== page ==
The Virulence of the New Right

Image: Luiz Armando Bagolin
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By LUIZ MARQUES*

New right thinkers paved the way for neoliberalism and neofascism

Wikipedia – “Roger Vernon Scruton (1944-2020) was an English philosopher and writer specializing in Aesthetics. He embraced the ideals of conservatism after witnessing the student protests in May 1968. He has been named as the most successful conservative intellectual in defending established order and institutions, opposing changes in the configuration of families, local communities and of social conventions, – since Edmund Burke (1729-1797), the noted member of London parliament for the Whig Party and staunch critic of the French Revolution”. For conservatives, even prejudices need to be maintained to ensure social stability. One understands, therefore, the aversion to progressive policies and revolutionary movements.

Camilla Rocha - Less Marx, More Mises (Still). “The consolidation of the new right in the Brazilian publishing market was accompanied by a cultural phenomenon that became evident in the traditional media: the politically incorrect”. The publication of the renowned Roger Scruton and the famous Olavo de Carvalho corresponds to society's fear and insecurity in the face of the shocks in the pillars of patriarchy and colonialism.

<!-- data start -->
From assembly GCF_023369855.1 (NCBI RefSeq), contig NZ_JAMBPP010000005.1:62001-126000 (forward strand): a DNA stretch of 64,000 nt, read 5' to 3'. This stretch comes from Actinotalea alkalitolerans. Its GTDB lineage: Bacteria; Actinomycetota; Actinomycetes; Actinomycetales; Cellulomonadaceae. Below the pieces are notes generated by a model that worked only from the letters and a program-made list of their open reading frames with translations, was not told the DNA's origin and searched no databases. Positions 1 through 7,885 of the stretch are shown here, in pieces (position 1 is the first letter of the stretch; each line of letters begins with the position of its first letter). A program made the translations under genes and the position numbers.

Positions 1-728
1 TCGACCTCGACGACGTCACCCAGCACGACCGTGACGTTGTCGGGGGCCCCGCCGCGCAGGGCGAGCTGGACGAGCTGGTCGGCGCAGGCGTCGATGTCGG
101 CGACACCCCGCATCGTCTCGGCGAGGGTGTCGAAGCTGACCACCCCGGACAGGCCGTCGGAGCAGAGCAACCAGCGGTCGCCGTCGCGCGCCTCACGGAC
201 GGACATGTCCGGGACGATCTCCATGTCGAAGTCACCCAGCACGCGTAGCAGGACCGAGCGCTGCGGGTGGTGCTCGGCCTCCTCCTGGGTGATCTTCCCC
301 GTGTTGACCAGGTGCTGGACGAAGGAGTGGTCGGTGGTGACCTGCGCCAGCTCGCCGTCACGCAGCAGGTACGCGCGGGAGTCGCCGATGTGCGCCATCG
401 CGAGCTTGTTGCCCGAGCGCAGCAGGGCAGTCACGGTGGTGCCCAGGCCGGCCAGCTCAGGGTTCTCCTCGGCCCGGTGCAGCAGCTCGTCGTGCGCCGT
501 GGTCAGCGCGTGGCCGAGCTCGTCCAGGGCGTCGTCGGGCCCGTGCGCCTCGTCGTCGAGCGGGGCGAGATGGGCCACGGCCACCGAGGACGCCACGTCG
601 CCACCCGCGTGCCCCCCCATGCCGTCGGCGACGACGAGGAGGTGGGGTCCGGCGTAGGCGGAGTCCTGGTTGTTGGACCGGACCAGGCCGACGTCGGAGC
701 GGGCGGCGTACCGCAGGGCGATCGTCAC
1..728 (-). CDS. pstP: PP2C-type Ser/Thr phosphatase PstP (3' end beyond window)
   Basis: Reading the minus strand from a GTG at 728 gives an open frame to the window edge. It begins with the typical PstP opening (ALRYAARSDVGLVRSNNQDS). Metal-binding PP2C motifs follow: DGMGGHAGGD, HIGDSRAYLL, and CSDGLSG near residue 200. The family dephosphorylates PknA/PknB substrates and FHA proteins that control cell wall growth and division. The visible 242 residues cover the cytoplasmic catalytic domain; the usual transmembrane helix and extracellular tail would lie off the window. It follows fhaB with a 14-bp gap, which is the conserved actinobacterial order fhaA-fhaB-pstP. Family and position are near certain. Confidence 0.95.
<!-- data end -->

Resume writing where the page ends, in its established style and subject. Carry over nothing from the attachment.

Scruton, author of New left thinkers (É Realizações), a book that the magazine Veja considered “a thorn in the side of politically correct ideology”, is a controversialist of great influence in the formation of contemporary conservatism. The British bulwark began publishing in the 1970s-80s, a period in which a new right emerged in the United States, which broke with classical liberalism centered on the economy and approached the anti-civilization divide of neoliberalism, based on a Worldview that penetrated the consumer society and the reified subjectivity of individuals.